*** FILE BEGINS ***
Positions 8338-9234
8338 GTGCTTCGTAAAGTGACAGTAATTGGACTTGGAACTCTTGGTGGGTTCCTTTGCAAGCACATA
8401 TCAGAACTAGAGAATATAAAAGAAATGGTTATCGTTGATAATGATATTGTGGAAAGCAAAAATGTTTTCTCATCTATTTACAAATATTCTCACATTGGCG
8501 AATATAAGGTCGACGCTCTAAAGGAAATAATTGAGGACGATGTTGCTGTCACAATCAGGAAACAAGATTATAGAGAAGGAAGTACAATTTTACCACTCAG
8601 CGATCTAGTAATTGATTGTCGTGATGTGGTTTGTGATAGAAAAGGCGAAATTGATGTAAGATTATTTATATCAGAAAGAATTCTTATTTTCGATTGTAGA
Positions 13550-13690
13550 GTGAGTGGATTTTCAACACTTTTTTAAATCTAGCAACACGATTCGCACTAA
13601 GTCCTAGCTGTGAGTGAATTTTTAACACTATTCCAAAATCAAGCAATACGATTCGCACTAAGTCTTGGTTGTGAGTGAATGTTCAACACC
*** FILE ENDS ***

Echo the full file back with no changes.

Positions 8338-9234
8338 GTGCTTCGTAAAGTGACAGTAATTGGACTTGGAACTCTTGGTGGGTTCCTTTGCAAGCACATA
8401 TCAGAACTAGAGAATATAAAAGAAATGGTTATCGTTGATAATGATATTGTGGAAAGCAAAAATGTTTTCTCATCTATTTACAAATATTCTCACATTGGCG
8501 AATATAAGGTCGACGCTCTAAAGGAAATAATTGAGGACGATGTTGCTGTCACAATCAGGAAACAAGATTATAGAGAAGGAAGTACAATTTTACCACTCAG
8601 CGATCTAGTAATTGATTGTCGTGATGTGGTTTGTGATAGAAAAGGCGAAATTGATGTAAGATTATTTATATCAGAAAGAATTCTTATTTTCGATTGTAGA
Positions 13550-13690
13550 GTGAGTGGATTTTCAACACTTTTTTAAATCTAGCAACACGATTCGCACTAA
13601 GTCCTAGCTGTGAGTGAATTTTTAACACTATTCCAAAATCAAGCAATACGATTCGCACTAAGTCTTGGTTGTGAGTGAATGTTCAACACC